Illustration by Danie Laminta.

First Year in Retrospective: A Year-Long Existential Crisis

First year went by so quickly, that it almost feels like it didn’t happen at all. From now on, I’m determined to enjoy the rest of my time here while I still can, and try my best to embrace the change as it comes.

May 9, 2022

Towards the end of my senior year in high school, I found myself procrastinating while studying for my exams by cleaning up my room. I’d be moving back to the US from Japan after all, I reasoned it was a perfectly normal thing to do instead of preparing for the exams I had spent the last two years worrying about. While sorting through the clutter, I happened across a letter I had written to myself at the beginning of 2020. It was an exercise from my local church’s youth group where we had to write a word or phrase that we wanted to embody the rest of our year. I had written “fulfilling” as my word, but I sort of lied.
In my letter, I wrote “Honestly, I wrote ‘fulfilling’, but I think deep down I don’t really want anything to change. I guess what I’m saying is that I’m already pretty fulfilled right now, so my real word (or phrase) is ‘stay the same’.” Looking back now, this is possibly the funniest thing I could’ve written because promptly afterwards, the pandemic happened and fundamentally changed the way that I live my life. Then a little while later I decided that I wanted to move halfway across the world to Abu Dhabi to go to university. Suffice to say, I wasn’t able to keep this promise to myself.
Although I was excited to move to a new country and start my new life, I was completely and utterly terrified. Naturally, as someone who had made the decision to move across the world to go to university, I was hit by an intense fear of change. Slowly, I was realizing that for the first time in my life I had no reference for what was ahead of me. I had spent the last five years of my life around the same people in a little pocket of Japan that I called home, and now I was voluntarily upending myself. Consequently, I spent a large part of my summer generally freaking out and worrying, so it was a surprise to me when I landed in Abu Dhabi and the world didn’t end. I met new, interesting people (thanks to my coworker Sara Vuksanovic), had fun classes and just generally had a good time experiencing new things.
But there was still a nagging feeling in the back of my mind, the childish part of me that just wanted everything to go back to normal. I wanted to wake up in my duplex in Japan, bike to school and then Q’s Mall afterwards, pick up a snack at Sunnyside with my clumsy Japanese and eat it under the kotatsu. I wanted to live in the past and the present simultaneously, which I was aware was a completely childish and unreasonable wish, but I wanted it all the same. In spite of my best efforts to avoid change, I had to choose my present eventually.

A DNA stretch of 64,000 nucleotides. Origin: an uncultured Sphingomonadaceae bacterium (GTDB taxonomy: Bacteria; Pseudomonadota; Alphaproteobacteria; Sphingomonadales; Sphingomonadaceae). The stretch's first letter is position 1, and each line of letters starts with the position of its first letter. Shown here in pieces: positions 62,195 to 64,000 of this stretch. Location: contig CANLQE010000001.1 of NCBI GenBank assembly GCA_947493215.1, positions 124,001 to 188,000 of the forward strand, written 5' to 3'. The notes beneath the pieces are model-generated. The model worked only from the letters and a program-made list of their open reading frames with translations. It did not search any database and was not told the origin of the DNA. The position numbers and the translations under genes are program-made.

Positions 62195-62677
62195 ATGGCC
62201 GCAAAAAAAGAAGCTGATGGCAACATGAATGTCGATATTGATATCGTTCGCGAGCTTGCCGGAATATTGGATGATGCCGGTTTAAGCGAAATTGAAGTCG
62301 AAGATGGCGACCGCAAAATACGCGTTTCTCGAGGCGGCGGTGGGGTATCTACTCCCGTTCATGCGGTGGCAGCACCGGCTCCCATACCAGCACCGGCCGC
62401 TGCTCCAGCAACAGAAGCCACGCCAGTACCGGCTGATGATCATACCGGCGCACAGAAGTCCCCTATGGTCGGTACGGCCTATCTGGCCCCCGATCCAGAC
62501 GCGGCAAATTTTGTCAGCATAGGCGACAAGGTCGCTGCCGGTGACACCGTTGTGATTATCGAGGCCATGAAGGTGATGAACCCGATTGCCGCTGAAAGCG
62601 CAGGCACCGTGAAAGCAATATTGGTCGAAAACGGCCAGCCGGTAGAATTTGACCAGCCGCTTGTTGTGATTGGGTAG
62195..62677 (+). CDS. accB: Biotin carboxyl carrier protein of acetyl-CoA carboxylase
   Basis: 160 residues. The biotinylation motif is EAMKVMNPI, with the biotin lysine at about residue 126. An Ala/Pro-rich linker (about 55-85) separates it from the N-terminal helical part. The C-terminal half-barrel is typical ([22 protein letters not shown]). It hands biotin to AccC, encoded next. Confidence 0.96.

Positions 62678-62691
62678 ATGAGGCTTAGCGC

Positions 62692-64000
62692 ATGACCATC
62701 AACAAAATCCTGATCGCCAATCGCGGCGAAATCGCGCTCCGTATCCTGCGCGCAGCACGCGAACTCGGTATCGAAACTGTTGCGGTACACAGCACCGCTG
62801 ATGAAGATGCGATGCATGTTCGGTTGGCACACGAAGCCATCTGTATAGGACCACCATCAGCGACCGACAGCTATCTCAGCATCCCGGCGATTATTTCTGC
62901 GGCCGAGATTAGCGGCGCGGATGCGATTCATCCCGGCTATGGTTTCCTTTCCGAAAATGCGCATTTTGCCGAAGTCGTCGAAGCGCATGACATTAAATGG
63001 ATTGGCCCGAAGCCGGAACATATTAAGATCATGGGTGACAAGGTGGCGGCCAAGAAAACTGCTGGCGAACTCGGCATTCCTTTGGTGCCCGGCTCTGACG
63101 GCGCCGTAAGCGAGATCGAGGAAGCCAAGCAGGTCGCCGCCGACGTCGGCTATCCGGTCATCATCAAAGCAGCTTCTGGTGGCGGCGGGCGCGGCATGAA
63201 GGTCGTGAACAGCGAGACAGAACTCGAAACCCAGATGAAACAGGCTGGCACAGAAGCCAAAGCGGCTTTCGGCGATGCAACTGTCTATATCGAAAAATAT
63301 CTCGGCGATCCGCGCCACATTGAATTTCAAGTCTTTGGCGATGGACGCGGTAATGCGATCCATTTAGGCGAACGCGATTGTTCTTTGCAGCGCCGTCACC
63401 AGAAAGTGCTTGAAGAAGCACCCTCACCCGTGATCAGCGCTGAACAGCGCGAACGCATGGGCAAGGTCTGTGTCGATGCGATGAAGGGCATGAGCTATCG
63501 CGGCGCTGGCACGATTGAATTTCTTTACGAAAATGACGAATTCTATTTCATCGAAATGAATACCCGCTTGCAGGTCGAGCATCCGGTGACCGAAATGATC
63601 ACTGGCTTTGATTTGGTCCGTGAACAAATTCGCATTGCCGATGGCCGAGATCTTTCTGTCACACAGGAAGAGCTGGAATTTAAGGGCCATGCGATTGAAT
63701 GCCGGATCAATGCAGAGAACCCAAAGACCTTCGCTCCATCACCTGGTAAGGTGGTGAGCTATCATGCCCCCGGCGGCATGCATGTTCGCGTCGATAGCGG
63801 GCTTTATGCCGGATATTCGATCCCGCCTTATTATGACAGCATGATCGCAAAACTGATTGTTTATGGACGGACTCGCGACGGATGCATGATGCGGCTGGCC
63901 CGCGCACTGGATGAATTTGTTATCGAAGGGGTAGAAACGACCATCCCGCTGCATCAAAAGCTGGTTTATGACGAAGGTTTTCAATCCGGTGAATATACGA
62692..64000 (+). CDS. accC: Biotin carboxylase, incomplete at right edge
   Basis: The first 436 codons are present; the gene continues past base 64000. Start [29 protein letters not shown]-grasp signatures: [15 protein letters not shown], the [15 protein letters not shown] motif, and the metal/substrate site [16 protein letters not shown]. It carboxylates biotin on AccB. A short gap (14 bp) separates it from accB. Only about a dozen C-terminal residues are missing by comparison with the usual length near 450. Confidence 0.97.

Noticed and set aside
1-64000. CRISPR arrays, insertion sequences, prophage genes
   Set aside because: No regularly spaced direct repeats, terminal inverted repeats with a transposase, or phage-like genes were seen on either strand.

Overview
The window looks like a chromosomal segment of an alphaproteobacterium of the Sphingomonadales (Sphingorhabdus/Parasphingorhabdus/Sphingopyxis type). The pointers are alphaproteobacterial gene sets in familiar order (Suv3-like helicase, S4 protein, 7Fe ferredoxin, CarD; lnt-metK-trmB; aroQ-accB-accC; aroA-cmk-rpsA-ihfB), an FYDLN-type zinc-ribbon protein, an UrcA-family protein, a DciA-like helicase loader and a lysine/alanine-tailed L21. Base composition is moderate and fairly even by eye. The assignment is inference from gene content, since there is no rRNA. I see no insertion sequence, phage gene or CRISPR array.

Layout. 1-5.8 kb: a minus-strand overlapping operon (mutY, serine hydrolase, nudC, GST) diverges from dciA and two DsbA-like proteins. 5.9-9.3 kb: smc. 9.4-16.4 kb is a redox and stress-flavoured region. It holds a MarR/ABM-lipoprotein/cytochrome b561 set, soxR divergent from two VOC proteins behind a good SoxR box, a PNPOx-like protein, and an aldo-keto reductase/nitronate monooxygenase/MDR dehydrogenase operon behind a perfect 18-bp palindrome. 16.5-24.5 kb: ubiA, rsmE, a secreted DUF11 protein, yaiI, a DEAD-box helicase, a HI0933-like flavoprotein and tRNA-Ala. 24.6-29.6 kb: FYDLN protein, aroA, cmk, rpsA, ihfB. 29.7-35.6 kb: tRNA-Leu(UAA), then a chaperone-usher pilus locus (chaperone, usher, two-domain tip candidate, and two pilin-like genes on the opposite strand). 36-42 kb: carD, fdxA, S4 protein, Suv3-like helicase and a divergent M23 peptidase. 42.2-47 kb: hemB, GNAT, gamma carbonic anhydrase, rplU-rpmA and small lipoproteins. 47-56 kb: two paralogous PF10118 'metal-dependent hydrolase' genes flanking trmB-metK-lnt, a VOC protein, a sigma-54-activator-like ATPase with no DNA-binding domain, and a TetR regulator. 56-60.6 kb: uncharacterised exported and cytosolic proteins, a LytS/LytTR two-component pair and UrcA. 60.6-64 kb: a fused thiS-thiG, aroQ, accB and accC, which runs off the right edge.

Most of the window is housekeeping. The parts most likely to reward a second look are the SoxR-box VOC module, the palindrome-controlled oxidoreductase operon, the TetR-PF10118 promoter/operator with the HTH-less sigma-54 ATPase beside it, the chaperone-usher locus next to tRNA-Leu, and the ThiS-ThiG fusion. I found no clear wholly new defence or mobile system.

Despite my general unwillingness to let go of the past, I adjusted fairly quickly to life at NYU Abu Dhabi. Though I had only been at NYUAD for a few weeks and barely knew my way around campus, I felt like I had been here my whole life. Which one might think is a good thing, but being me, I found a way to complain about doing well by freaking out about forgetting everything that had led up to this point. Not necessarily the big things, but the mundane parts of life that made up my time in Japan and the US. I had already forgotten what songs I used to listen to as I walked to school, the biting cold of Japanese winters and the taste of convenience store food (take me back to Family Mart). It’s disorienting how quickly I lost parts of myself even as I desperately clung to them. But I realized that it’s not always a bad thing; just looking around me now I’m glad that things changed, and that I changed. Even when change seems like a bad thing, it’s an inevitable part of life. No matter how I felt, things were going to change around me, and I no longer wanted to stand still.
Even between semesters it seemed like everything was constantly shifting and changing. There were my new classes, obviously, but also new friends and activities. I joined the netball team, met new people and felt a subtle shift in my pre-existing relationships. The picture of the next few years at NYUAD I had built up in my head over the first semester started crumbling as new things strained against the lines I had drawn for myself. Yet, somehow, I didn’t mind.
I’m not sure what the takeaway from all this is. To be perfectly honest, I’m still afraid of change, and am utterly terrified of what lies ahead. Freshman year went by so quickly it almost feels like it didn’t happen at all. It’s as though I got here yesterday and now suddenly the year is over and in two weeks I’ll no longer be a freshman. Will the next three years go by just as quickly? Will I have enough time to spend with the people I’ve grown to care about? I have no idea, and as you might guess, that scares me. But what I do know is that I’m determined to enjoy the rest of my time here while I still can, and try my best to embrace the change as it comes.
Emily Yoo is Deputy Features Editor. Email her at
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